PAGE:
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First taste: Quinta do Crasto 2014 Douro reds & Vintage Port

The titular estate

A cool August and September’s unsettled weather are evident in the freshness of Quinta do Crasto’s 2014 Douro reds and Vintage Port (click here for a 2014 vintage report).  It’s an interesting year given Crasto produce among the region’s bigger hitting styles.  Big hitting with great structure mind – Crasto’s top wines have always performed really well in the decade on Douro tastings I’ve experienced.  

The view from on high at Quinta da Cabreira

In the last 10 years or so, owners the Roquette family have become one of the region’s biggest landowners by putting their eggs in the Douro Superior (Quinta da Cabriera) as well as the Cima Corgo (Quinta do Crasto) basket.  Being generally warmer and drier, owning vineyards in the Douro Superior is handy in vintages like 2014, though my pick of the bunch (with the Vintage Port) comes from a single 1.96ha southeast-facing parcel in the Cima Corgo.

With whites and warmer years in mind, the Roquettes have planted 10 hectares of new vineyard to white grape varieties at the highest part of Quinta do Crasto at 550 m altitude and, at Quinta da Cabreira, an experimental field of 26 different grapes varieties/clones.  It has allowed Manuel Lobo to trial Syrah ( of which 2.9 ha is planted) and work with varieties such as Souzão (3.25 ha), Alicante Bouchet (2.35 ha) & Tinta Francisca (1.3 ha) on a bigger (production) scale.

Quinta do Crasto Tinta Roriz 2014 (Douro)

A very deep, inky hue and, true to the colour, I found this wine rather impenetrable on account of its book-ending oak.  It was hard to determine if it had enough ‘stuffing.’  At the moment, its juicy currant and berry fruit – the jam in the sandwich – gets short shrift, though there was some undeniably enjoyable anise and cinnamon sweet toasted oak spices along the way.  Even a little blood plum – a flash of flesh – on day three.  Fine graphite tannins assert themselves on the finish.  One to review.  Aged for 16 months in new French oak barrels (225 litres). 14.5%  £36.99 at Adnams

Quinta do Crasto Reserva Vinhas Velhas 2014 (Douro)

A very deep hue, with this wine’s typical marked gum cistus.  The vintage is more readily reflected in the mouth.  This is a relatively dry, restrained expression of Vinhas Velhas (it can be a powerhouse), with textured (sooty) tannins, savoury sasperilla and milk chocolatey oak to its lingering earthy black raspberry and liquorice-edged sweet, juicy plum.  Nice old vine complexity on show here.  It was aged for about 16 months in 85% in French oak barrels and 15% in American oak barrels.  14.5% £19.80, down from £22.50 at Great Western Wines, £21.99 at Adnams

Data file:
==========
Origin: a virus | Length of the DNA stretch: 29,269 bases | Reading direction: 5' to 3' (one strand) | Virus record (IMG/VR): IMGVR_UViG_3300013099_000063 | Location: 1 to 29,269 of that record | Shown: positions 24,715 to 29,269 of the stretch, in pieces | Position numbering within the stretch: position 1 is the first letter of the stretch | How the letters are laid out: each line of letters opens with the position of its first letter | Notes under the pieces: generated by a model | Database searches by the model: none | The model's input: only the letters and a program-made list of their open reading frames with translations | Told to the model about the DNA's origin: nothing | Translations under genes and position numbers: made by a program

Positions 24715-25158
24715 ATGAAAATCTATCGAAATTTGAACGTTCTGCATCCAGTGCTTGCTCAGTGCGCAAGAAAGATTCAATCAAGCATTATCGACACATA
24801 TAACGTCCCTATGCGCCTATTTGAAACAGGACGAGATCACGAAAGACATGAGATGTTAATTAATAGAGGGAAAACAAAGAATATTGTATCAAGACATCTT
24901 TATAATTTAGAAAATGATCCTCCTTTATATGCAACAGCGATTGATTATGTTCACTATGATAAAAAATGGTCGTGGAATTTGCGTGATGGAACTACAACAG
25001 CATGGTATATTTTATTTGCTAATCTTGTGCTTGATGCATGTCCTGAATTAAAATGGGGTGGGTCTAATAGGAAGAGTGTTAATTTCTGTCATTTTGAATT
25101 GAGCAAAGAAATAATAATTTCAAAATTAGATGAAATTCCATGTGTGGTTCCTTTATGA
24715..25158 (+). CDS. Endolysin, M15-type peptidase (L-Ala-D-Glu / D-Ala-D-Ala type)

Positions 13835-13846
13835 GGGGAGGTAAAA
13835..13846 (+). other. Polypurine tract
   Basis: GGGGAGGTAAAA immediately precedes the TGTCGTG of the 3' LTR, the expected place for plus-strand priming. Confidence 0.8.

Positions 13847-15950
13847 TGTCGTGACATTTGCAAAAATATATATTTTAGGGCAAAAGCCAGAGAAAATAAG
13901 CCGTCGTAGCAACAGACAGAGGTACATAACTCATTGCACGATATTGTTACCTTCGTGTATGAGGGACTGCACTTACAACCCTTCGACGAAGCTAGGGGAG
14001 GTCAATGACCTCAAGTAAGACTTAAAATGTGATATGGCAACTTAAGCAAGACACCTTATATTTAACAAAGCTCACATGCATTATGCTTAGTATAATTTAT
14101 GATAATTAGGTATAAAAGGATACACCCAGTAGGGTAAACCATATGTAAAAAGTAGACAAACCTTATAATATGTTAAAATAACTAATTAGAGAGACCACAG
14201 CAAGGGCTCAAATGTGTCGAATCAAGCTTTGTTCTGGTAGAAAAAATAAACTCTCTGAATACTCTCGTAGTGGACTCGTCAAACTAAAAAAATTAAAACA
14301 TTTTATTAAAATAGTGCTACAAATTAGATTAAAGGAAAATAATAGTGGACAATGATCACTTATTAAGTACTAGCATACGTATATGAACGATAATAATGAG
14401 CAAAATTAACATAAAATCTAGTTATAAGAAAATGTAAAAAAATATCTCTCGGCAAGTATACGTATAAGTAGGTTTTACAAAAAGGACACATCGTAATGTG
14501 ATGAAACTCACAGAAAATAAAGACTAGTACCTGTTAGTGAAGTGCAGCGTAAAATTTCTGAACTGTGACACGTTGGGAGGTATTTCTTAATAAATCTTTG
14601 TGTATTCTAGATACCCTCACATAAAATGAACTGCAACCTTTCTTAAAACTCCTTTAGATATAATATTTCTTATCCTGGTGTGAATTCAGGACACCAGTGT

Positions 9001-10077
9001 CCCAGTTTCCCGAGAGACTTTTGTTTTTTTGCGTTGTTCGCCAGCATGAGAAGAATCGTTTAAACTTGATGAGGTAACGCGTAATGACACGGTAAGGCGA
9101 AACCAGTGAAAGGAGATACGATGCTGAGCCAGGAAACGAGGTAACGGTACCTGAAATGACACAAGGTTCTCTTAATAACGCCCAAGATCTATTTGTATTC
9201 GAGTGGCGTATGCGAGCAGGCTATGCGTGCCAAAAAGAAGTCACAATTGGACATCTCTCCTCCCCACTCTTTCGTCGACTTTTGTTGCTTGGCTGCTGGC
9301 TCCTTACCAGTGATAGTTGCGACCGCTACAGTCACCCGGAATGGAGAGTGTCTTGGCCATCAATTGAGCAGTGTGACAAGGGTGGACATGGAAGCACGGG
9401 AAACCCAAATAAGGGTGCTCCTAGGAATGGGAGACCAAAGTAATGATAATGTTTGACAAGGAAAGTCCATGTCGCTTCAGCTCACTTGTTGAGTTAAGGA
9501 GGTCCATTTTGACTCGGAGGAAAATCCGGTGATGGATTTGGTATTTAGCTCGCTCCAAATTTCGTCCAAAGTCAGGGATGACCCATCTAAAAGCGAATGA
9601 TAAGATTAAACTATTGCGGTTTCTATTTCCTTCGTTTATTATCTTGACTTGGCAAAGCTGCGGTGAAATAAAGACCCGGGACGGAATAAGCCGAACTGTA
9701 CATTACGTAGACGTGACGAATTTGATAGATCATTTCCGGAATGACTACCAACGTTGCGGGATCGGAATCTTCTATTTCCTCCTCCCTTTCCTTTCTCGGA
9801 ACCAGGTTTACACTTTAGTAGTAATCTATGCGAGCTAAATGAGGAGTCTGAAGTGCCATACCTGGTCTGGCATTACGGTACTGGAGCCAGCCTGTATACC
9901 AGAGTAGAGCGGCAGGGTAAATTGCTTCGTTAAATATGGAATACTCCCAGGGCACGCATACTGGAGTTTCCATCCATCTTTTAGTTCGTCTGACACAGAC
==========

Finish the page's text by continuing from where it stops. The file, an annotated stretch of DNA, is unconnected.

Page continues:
Quinta do Crasto Vinha da Ponte 2014 (Douro)

Vinha da Ponte is source exclusively from said 1.96ha plot of southeast-facing old vines.   The 2014 vintage is deep crimson and, surprisingly (being the top wine), it is the most expressive of the three Douro wines.  Initially, it shows sweet, perfumed, fresh picked raspberry with graphite and, with air and time, blossoms to reveal gum cistus, bergamot, fleshier, juicier blackberry, cherry and plum.  Oak – seamless – is mopped up, allowing fruit, flowers and minerals to shine. A fine sheathe of sooty tannins brings a minerality and elegant shape to the whole.  Long and juicily persistent, with a touch of salt lick.  My pick of the bunch for its depth and intensity of flavour, combined with a levity to its step. Encapsulates beautifully the fluidity and freshness of a cooler year. Perfectly lovely.  It was aged for 20 months in new French oak barriques. 14.5%  £96.99 at Adnams

Quinta do Crasto LBV Port 2012

Made from foot trodden old vine fruit, aged in large oak vats (9,000 litres) for about 4 years then bottled without fining or filtration, this LBV can really punch above its weight.  Its predecessor (the 2011), which flexed its muscles rather impressively at last year’s dinner at Launceston Place, is a case in point.  The 2012 is the earlier drinker – less concentrated, less structured.  Altogether more easy-going.  It features the bitter chocolate edge and polished blackcurrant fruit which I well recall from my first encounters with this Port when I worked at Oddbins.  As it opens up, fragrant violets give plenty of lift going through, contrasting with an earthier, resinous gum cistus undertow.  Fine but mouth-coating ripe tannins, fresh acidity and a touch of warmth (spirit) extend the finish.  Good.  20%  £13.99 at Adnams, reduced from £15.95 to £14.04 at Great Western Wines

Quinta do Crasto Vintage Port 2014

Crasto’s Vintage Port is also made from foot trodden old vine fruit, here aged for just two years in large Portuguese oak vats.  It is a very deep, inky hue with a bright pink rim.  An un-reconstructed nose and attack with plenty of vim and vigour features lashings of peppery, phenolic grunt, earth, spice and resin/gum cistus.   In fact I didn’t even make a note about the fruit – it was tight-knit, but it was there!  Firmly clasped and corralled by an impressive charge – a veritable plume – of fine but firm, mouth-coating tannins, which sustain a long, grippy, mineral and black pepper studded finish.  Terrific energy, freshness and structure.   Kapow!  A keeper.  20%  £179.70/case of 6 (£29.95/bottle) at Just in Cases   £43.74/bottle at GP Brands

 

 

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